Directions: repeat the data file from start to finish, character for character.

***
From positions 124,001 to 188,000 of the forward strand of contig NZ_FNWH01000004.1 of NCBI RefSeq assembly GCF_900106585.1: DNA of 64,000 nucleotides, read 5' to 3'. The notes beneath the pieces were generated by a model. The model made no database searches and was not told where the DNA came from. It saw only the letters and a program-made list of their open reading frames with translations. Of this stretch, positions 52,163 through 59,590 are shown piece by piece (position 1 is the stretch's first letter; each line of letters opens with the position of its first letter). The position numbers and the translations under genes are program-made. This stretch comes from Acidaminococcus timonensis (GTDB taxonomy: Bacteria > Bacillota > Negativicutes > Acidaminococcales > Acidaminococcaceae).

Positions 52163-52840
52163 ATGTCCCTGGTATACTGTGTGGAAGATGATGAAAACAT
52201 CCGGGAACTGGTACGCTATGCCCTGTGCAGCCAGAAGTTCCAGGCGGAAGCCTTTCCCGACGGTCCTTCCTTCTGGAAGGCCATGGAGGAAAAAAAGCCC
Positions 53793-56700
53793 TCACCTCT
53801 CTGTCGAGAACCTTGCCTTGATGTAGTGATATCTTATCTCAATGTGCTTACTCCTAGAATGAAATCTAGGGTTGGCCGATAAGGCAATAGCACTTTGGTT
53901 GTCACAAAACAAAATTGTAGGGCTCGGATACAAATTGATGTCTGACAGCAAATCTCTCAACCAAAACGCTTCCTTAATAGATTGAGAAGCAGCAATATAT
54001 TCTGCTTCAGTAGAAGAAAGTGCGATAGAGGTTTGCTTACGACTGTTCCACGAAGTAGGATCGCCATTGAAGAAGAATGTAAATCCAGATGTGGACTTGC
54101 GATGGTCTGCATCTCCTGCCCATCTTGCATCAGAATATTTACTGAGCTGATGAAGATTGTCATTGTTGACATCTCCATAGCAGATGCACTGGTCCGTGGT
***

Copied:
From positions 124,001 to 188,000 of the forward strand of contig NZ_FNWH01000004.1 of NCBI RefSeq assembly GCF_900106585.1: DNA of 64,000 nucleotides, read 5' to 3'. The notes beneath the pieces were generated by a model. The model made no database searches and was not told where the DNA came from. It saw only the letters and a program-made list of their open reading frames with translations. Of this stretch, positions 52,163 through 59,590 are shown piece by piece (position 1 is the stretch's first letter; each line of letters opens with the position of its first letter). The position numbers and the translations under genes are program-made. This stretch comes from Acidaminococcus timonensis (GTDB taxonomy: Bacteria > Bacillota > Negativicutes > Acidaminococcales > Acidaminococcaceae).

Positions 52163-52840
52163 ATGTCCCTGGTATACTGTGTGGAAGATGATGAAAACAT
52201 CCGGGAACTGGTACGCTATGCCCTGTGCAGCCAGAAGTTCCAGGCGGAAGCCTTTCCCGACGGTCCTTCCTTCTGGAAGGCCATGGAGGAAAAAAAGCCC
Positions 53793-56700
53793 TCACCTCT
53801 CTGTCGAGAACCTTGCCTTGATGTAGTGATATCTTATCTCAATGTGCTTACTCCTAGAATGAAATCTAGGGTTGGCCGATAAGGCAATAGCACTTTGGTT
53901 GTCACAAAACAAAATTGTAGGGCTCGGATACAAATTGATGTCTGACAGCAAATCTCTCAACCAAAACGCTTCCTTAATAGATTGAGAAGCAGCAATATAT
54001 TCTGCTTCAGTAGAAGAAAGTGCGATAGAGGTTTGCTTACGACTGTTCCACGAAGTAGGATCGCCATTGAAGAAGAATGTAAATCCAGATGTGGACTTGC
54101 GATGGTCTGCATCTCCTGCCCATCTTGCATCAGAATATTTACTGAGCTGATGAAGATTGTCATTGTTGACATCTCCATAGCAGATGCACTGGTCCGTGGT